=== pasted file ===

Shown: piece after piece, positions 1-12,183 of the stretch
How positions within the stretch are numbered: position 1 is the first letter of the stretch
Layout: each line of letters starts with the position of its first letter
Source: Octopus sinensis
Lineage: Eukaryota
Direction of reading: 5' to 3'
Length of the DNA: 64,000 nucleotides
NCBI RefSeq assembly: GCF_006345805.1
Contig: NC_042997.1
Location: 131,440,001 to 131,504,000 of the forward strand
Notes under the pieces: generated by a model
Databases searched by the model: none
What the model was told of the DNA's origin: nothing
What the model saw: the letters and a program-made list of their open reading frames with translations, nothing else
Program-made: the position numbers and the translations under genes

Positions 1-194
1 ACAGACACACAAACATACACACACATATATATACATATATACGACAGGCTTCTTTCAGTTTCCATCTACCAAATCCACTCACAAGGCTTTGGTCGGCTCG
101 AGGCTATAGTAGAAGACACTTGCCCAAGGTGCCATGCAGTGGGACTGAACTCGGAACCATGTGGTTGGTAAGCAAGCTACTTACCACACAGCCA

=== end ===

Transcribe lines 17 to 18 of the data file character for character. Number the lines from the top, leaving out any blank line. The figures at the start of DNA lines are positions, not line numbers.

1 ACAGACACACAAACATACACACACATATATATACATATATACGACAGGCTTCTTTCAGTTTCCATCTACCAAATCCACTCACAAGGCTTTGGTCGGCTCG
101 AGGCTATAGTAGAAGACACTTGCCCAAGGTGCCATGCAGTGGGACTGAACTCGGAACCATGTGGTTGGTAAGCAAGCTACTTACCACACAGCCA